“No one would notice your absence anyway” a belligerent caller ironically argues with an increasingly distressed call centre employee, as so many do in a hierarchical society attempting to bolster his sense of self-esteem by bullying others he perceives to be below him in this case a faceless young woman on the other side of a telephone divide. Hong Sung-eun’s Aloners (혼자 사는 사람들, Honja Saneun Saramdeul), or as the Korean title would have it, those who live alone, is in part a critique of urban alienation but also a deep character study in grief and loneliness in which a young woman’s fear of abandonment has ironically caused her to retreat from the world.
30ish Jina (Gong Seung-yeon) is the number one employee at a credit card call centre despite, as her boss (Kim Hae-na) reveals, having taken an extravagant two days off for her mother’s funeral hinting at the dehumanising nature of contemporary capitalism. Rarely deviating from the script, Jina has an especial talent for lending a sense of warmth and humanity to the otherwise robotic dialogue even playing along with a man who rings up often noted on his file as having a mental illness to enquire if he can get a retroactive credit card that would work if he time travelled to 2002. Mostly, she seems to keep herself to herself but is always staring at her phone screen, taking lunch alone at the kind of restaurant where you order via a machine while watching videos of other people eating. We see her return home to what we assume is a tiny one room apartment, curtains always closed with boxes piled up in front, while her fridge and microwave are right next to the bed. Wondering if there’s a bathroom somewhere seeing as this doesn’t look like the sort of building where you’d have to share, we begin to hear other people speaking assuming the walls must also be thin or else Jina just has noisy neighbours only to realise that she is in fact listening to a live feed of her father’s (Park Jeong-Hak) living room captured from a security camera she set up to keep an eye on her mum.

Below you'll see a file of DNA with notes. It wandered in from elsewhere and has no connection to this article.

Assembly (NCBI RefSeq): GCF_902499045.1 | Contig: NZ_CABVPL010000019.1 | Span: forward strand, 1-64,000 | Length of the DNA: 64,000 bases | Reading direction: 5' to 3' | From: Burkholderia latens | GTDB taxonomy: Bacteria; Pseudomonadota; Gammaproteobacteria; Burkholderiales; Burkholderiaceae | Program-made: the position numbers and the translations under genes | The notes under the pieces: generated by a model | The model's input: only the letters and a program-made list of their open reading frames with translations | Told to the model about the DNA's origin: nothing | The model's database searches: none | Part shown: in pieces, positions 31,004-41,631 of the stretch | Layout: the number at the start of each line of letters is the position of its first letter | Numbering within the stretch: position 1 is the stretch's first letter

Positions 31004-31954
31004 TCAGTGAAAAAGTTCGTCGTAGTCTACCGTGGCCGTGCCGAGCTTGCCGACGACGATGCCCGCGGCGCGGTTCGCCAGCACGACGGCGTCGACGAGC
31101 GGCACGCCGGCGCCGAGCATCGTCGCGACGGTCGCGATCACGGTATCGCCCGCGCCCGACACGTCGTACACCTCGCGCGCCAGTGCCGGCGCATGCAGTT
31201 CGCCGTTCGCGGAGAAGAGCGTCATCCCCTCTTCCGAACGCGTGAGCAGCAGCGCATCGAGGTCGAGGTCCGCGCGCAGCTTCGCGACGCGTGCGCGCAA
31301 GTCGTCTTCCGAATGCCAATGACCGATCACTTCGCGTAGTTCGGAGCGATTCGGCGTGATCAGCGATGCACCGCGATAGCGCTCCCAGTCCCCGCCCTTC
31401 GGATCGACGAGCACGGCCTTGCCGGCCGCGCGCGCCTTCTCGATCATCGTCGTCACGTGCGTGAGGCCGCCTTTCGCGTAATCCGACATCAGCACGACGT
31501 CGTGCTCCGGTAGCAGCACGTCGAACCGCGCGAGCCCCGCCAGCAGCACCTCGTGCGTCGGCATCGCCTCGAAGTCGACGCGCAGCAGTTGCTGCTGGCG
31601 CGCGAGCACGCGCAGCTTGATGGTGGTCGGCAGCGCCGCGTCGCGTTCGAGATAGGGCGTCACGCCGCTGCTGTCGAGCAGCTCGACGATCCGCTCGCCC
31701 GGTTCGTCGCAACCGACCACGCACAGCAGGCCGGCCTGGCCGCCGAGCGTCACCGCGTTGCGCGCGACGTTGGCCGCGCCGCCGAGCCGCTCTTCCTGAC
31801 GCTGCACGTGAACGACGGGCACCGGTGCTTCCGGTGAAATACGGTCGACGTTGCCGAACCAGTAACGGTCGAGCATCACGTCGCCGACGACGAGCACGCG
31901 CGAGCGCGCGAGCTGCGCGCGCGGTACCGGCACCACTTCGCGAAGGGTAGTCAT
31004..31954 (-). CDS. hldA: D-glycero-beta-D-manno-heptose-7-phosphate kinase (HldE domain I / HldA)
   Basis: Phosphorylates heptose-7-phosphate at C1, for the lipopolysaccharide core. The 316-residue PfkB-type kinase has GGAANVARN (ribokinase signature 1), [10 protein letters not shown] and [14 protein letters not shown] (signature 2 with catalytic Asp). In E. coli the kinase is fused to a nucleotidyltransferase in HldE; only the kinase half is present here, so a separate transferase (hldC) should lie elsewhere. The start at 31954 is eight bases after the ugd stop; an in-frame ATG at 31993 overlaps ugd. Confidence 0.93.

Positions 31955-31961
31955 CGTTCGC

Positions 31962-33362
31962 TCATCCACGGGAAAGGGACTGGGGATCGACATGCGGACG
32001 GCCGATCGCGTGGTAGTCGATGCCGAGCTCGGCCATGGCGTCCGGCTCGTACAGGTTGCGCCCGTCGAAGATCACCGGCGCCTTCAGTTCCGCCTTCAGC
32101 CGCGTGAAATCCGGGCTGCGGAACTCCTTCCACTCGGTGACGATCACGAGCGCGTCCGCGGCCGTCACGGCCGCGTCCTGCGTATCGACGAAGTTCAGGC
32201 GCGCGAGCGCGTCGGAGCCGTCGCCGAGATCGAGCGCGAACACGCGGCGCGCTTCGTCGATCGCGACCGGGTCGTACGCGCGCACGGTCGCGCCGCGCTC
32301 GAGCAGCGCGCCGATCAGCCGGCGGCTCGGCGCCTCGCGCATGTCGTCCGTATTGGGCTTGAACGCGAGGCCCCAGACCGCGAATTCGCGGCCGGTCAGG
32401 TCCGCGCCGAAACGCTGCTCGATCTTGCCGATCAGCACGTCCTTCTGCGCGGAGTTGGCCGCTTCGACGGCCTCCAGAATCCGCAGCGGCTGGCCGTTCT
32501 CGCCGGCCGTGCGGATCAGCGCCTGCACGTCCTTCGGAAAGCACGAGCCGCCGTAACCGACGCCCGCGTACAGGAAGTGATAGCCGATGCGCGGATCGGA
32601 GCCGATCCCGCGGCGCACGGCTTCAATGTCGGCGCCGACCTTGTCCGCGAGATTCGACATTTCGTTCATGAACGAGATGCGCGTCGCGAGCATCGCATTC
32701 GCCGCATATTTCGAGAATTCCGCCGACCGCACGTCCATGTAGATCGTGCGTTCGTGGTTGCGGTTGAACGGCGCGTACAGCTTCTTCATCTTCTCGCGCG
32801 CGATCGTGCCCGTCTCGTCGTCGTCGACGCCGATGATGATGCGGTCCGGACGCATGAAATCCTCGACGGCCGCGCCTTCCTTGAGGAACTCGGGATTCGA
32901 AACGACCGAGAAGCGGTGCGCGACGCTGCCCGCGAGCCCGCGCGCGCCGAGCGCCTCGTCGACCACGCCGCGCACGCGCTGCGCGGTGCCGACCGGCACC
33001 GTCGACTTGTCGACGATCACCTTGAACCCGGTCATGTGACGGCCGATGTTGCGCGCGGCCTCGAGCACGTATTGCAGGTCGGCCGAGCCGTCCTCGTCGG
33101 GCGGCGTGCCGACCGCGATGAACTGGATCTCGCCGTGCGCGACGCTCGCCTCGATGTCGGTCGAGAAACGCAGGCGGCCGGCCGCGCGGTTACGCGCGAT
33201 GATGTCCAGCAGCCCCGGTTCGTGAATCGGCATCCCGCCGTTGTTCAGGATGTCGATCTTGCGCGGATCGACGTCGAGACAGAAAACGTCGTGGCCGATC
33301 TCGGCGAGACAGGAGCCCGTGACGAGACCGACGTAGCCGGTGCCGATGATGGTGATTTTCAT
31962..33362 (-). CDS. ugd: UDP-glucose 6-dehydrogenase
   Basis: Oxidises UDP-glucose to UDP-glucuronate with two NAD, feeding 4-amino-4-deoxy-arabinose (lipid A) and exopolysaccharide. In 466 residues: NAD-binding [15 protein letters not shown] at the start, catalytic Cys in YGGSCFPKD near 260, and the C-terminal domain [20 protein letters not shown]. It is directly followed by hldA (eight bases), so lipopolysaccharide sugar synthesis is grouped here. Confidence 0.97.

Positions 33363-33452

She seems to see the same slightly strange neighbour (Kim Mo-beom) smoking on the balcony as she leaves and returns, only to discover after reporting a bad smell that he has in fact been dead for at least a week apparently crushed under a pile of magazines he’d been obsessively hoarding. This instance of “lonely death” of a person who is not elderly but in fact a similar age to herself forces Jina into a contemplation of the way she’s lived her life while a change in her working routine as her boss tasks her with training a new recruit pushes her back the other way. An extremely young woman alone in the city for the first time, Sujin (Jang Da-eun) is isolated in other ways struggling to make friends at the office and finding her attempts to bond with reluctant mentor Jina largely rebuffed. Claiming she prefers to be alone, Jina’s aloofness is almost aggressive but it’s Sujin’s empathy, a quality which makes her a bad fit for the call centre, that eventually causes a shift as she alone takes the time to ask the troubled caller why he wants to go back to 2002 only to hear that he is also intensely lonely and longs for the sense of communal happiness he experienced during the World Cup.
Jina had claimed she enjoyed taking the calls, and as we realise she is never really “alone” in that she is always connected via her phone screen if with headphones to block out the outside world or else surrounded by voices in her apartment. The irony is that, as she later admits, Jina is alone because she fears becoming so and the best way to prevent becoming alone is to actively choose it. Fearing abandonment or rejection, she maintains only one-sided connections, a ghost surrounded by other ghosts in the centre of a city. “I hope you find a better place” Jina eventually offers during an awkward telephone apology, a slightly funereal sentiment as if she were seeing someone off not long for this world but also perhaps meant for herself as she begins to exorcise her sense of incurable loneliness willing to brave the risk of heartbreak for mutual connection. “More and more people failing to find their place in society” runs the tag line on the exploitative article about the lonely death, attributing his sense of alienation to a neglectful childhood and societal bullying as if implying it was up to him to fit in rather than for society to find a place for him. Jina meanwhile may in a sense have reassumed ownership over her environment, finally opening the curtains and perhaps no longer confined to a single room while, ironically, taking some time for herself redefining her boundaries with an often indifferent society.
International trailer (English subtitles)